The Knicks passed on Lance Stephenson to draft Andy Rautins and Landry Fields in 2010. Credit: Getty Images The Knicks passed on Lance Stephenson to draft Andy Rautins and Landry Fields in 2010.
Credit: Getty Images

The Knicks almost rallied for a hard-fought road win, but in the end they came up short as the Pacers ended the series with a 106-99 win in Game 6 of the Eastern Conference semifinals.

Carmelo Anthony was brilliant for most of the game, scoring a game-high 39 points on 15-of-29 shooting, but struggled down the stretch. He went 1-of-6 in the fourth quarter for four points and had a couple of key turnovers— not to mention a momentum-swinging dunk blocked by Roy Hibbert at the rim that sent a charge throughout Bankers Life Fieldhouse.

Total blame shouldn’t be placed at the feet of the league’s leading scorer and MVP finalist, however, because he was the Knicks’ best offensive option all night. New York got nothing from starters Raymond Felton and Tyson Chandler. Felton, who struggled all series, only had two points (0-of-7 shooting) and six assists, while the 7-foot-1 Chandler mustered even less with two points, six rebounds and zero blocks. The 6-foot-7 Anthony, conversely, had seven rebounds from the forward position.

 

If not for the saving graces of their bench, namely J.R. Smith and Chris Copeland, the Knicks would’ve been run out of the arena. Smith didn’t shoot particularly well (4-of-15) in scoring 15 points, but he had a team-high 10 rebounds. Copeland, who critics may say head coach Mike Woodson waited far too long to insert into the regular rotation, added a solid nine points (all on 3-pointers in the pivotal third quarter) in 15 minutes.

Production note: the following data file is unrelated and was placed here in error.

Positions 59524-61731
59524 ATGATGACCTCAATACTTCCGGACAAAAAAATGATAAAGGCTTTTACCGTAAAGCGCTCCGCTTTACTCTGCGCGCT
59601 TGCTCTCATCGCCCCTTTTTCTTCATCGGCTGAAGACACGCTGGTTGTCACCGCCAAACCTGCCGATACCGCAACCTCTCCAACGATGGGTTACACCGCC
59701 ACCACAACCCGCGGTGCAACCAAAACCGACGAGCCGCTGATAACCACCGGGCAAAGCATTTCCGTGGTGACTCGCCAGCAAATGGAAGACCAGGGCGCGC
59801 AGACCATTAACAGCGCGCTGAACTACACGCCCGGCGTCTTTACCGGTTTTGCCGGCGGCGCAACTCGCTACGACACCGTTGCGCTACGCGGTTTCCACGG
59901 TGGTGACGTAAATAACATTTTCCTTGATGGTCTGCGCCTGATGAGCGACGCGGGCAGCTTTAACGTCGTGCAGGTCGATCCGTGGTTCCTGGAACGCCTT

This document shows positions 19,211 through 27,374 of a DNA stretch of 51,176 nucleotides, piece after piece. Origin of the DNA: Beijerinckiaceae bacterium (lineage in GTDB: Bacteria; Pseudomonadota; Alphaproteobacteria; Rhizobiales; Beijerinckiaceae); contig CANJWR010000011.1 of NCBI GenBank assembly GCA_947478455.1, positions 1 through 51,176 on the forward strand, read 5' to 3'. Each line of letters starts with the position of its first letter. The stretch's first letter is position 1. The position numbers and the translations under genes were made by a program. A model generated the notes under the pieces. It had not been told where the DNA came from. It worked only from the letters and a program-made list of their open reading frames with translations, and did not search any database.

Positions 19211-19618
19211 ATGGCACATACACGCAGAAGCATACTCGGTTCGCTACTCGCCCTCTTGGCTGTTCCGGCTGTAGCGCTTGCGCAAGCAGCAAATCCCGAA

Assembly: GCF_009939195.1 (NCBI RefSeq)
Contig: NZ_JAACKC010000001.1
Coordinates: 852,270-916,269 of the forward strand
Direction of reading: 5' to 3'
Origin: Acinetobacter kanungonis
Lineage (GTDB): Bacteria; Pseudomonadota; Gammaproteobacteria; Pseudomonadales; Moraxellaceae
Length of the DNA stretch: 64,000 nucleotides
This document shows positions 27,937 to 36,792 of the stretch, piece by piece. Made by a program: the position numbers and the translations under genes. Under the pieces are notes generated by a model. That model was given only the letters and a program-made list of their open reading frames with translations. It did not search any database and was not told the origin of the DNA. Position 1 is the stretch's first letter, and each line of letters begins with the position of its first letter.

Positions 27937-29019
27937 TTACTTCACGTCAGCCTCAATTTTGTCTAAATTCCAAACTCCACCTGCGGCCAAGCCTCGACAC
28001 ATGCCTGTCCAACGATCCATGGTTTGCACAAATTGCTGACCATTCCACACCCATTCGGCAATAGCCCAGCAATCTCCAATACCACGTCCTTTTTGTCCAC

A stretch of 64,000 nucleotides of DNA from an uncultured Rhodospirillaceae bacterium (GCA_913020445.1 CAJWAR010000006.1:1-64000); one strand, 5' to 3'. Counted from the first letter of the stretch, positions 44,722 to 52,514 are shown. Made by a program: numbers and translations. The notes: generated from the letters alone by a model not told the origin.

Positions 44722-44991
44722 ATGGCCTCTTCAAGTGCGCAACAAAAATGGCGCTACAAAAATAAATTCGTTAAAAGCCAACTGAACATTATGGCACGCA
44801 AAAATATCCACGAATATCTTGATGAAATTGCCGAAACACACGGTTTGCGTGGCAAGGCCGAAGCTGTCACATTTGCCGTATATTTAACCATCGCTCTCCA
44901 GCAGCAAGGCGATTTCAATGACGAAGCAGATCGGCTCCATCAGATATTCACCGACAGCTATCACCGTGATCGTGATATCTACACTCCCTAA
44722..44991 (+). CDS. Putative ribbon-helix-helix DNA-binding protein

Indiana was led by Lance Stephenson’s team-high 25 points, as every Pacers starter scored in double figures. Indiana didn’t even need a bench, as it combined for just eight points, because the starters combined for 98 points and 37 rebounds. The Knicks’ starters, conversely, combined for 68 points and 19 rebounds— certainly something that will need to be addressed in what has now turned into an earlier-than-expected summer vacation.

What we saw ...

1. Hibbert changed the complexion of this entire round with his aggressive play from the onset of this series. Hibbert was a beast on the blocks as he tallied 21 points, 12 rebounds and a game-high five blocks, as he eviscerated fellow the All-Star Chandler all series.

2. Chandler fouled out with 3:12 remaining in the game, but it was as if he was nowhere to be found anyway. Chandler, who struggled all series with Hibbert because he had at least a one-inch and 40-pound disadvantage, only gave the Knicks 37 points (6.2 per game), 36 rebounds (6.0 per game) and 10 blocks (1.7 per game) in the whole series.

3. Stephenson was the ultimate X-factor as he notched a career-high 25 points, including 16 in the first half and a handful of key buckets late to send the Knicks packing. Stephenson, a Brooklyn native, certainly didn’t want to make the trip back to New York for a Game 7, as he tortured whatever Knicks defender in his way. Stephenson also added 10 rebounds from the shooting guard position to close out what was a promising season for his hometown team.

Follow Knicks beat writer Tony Williams on Twitter @TBone8.

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